An article in PNAS published on May 14, 2012, describes a fundamental reassessment of the Upper Paleolithic Aurignacian site of Abri Castanet, in the Dordogne region of France, which pushes the date of its artwork back to among the earliest known in the world, about 37,000 years ago.
Cave entrance of Abri Castanet; photo by Père Igor
Abri Castanet was first excavated by pioneer French archaeologist Denis Peyrony in the early decades of the 20th century, and then reopened in the 1990s by Jean Pelegrin and Randall White. Peyrony was convinced that he had identified two separate occupations--an Early Aurignacian one and a Middle Aurignacian one--and in the Middle Aurignacian level he discovered evidence of cave art, specifically animal and abstract vulvar (female sexual organs) representations carved into fragments of the ceiling.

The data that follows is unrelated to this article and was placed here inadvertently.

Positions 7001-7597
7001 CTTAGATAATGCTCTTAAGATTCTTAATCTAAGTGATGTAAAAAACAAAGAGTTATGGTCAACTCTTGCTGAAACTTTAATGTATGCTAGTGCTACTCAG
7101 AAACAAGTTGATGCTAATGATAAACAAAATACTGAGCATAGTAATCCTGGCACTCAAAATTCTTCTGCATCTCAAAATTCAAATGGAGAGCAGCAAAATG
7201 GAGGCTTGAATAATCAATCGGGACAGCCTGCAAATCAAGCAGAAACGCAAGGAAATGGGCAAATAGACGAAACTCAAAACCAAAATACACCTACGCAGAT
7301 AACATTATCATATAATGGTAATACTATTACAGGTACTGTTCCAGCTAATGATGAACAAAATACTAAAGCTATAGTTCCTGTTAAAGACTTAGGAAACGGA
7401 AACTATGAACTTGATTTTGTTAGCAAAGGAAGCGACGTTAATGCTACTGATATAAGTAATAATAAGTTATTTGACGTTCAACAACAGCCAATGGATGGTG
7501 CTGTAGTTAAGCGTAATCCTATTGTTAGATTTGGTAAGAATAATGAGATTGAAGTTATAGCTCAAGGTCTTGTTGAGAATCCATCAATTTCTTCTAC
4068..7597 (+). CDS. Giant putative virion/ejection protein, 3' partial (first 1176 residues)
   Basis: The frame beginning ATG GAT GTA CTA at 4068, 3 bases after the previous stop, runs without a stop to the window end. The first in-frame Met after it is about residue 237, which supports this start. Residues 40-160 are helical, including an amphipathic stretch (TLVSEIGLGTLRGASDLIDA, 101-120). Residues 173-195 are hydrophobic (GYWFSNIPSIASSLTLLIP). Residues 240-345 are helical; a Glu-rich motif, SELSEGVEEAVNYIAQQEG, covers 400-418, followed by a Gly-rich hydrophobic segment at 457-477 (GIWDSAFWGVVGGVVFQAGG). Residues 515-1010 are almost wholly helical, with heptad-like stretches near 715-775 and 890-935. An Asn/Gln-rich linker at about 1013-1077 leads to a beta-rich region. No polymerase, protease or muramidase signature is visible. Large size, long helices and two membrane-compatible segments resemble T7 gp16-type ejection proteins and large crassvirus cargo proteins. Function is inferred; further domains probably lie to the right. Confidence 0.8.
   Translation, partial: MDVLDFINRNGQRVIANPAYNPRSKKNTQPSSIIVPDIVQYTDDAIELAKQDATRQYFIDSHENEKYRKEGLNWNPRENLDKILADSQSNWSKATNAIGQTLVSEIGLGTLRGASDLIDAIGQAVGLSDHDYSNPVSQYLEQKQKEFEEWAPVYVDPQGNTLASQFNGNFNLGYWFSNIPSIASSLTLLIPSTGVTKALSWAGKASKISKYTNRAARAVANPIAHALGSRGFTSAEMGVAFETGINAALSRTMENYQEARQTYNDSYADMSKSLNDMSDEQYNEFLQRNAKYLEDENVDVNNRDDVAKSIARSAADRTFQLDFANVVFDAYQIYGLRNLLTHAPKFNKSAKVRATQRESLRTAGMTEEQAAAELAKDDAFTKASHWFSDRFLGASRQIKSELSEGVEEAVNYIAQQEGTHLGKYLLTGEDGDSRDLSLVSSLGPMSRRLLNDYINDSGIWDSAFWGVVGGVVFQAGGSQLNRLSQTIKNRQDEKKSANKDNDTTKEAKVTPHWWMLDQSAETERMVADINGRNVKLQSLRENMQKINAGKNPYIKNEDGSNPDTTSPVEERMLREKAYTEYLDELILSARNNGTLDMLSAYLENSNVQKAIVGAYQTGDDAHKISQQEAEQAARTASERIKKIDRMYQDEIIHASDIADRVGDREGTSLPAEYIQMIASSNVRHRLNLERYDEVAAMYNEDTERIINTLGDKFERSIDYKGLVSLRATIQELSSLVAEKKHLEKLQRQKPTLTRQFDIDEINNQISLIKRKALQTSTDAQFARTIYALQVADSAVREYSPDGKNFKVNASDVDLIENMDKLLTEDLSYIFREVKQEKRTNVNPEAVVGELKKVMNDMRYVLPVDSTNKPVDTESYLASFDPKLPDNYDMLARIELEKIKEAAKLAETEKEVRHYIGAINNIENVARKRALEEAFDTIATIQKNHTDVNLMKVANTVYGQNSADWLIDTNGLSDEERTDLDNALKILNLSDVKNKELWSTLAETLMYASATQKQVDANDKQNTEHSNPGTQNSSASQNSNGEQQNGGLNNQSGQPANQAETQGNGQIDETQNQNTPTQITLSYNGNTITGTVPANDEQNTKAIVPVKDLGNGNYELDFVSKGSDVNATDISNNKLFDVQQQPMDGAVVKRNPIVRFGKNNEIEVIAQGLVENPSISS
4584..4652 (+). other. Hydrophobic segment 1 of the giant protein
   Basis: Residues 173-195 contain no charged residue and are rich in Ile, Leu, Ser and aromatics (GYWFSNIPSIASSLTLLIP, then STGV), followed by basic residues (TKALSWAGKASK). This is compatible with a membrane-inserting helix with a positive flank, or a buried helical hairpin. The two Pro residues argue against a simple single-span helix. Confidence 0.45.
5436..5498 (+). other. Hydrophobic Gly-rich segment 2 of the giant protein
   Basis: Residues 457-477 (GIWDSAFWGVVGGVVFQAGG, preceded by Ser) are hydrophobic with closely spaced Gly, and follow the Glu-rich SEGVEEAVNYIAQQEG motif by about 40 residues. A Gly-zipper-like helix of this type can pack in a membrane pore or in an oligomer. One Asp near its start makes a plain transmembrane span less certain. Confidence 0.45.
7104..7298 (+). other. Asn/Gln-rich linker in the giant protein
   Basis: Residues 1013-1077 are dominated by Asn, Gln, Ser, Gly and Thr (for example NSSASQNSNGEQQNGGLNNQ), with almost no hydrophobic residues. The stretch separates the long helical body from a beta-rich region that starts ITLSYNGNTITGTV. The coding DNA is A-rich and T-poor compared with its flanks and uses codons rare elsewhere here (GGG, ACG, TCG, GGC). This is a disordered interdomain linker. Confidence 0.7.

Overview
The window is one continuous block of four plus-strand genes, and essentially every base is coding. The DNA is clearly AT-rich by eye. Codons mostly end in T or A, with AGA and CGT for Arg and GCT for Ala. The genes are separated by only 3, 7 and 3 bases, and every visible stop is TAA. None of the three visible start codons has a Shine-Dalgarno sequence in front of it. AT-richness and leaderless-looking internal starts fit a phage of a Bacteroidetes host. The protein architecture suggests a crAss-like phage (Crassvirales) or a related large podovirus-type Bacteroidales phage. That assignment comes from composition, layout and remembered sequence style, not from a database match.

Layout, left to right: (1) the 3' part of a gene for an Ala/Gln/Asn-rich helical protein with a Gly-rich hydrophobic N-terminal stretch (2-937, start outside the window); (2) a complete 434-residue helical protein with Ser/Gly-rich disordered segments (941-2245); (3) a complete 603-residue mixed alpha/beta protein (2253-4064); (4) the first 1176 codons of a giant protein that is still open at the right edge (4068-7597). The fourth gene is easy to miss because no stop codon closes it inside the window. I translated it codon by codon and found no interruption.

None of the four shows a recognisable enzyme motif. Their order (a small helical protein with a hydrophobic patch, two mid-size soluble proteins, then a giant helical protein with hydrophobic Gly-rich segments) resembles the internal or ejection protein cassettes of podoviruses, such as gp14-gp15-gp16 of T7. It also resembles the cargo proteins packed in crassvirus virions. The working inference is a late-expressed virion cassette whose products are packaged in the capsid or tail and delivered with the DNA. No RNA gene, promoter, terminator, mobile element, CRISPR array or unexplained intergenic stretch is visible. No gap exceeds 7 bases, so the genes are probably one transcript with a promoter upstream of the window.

What White's latest research has shown, at least according to the excavators, is that the site has no Middle Aurignacian component to it: all of the artifacts and art date instead to the Early Aurignacian. Abri Castanet's art work is thus similarly dated to that of the marvelous paintings of Chauvet Cave,
also in the Dordogne in the Ardache Ardèche valley of France, and, if White and his team are correct, Abri Castanet's art is among the earliest known cave art in the world.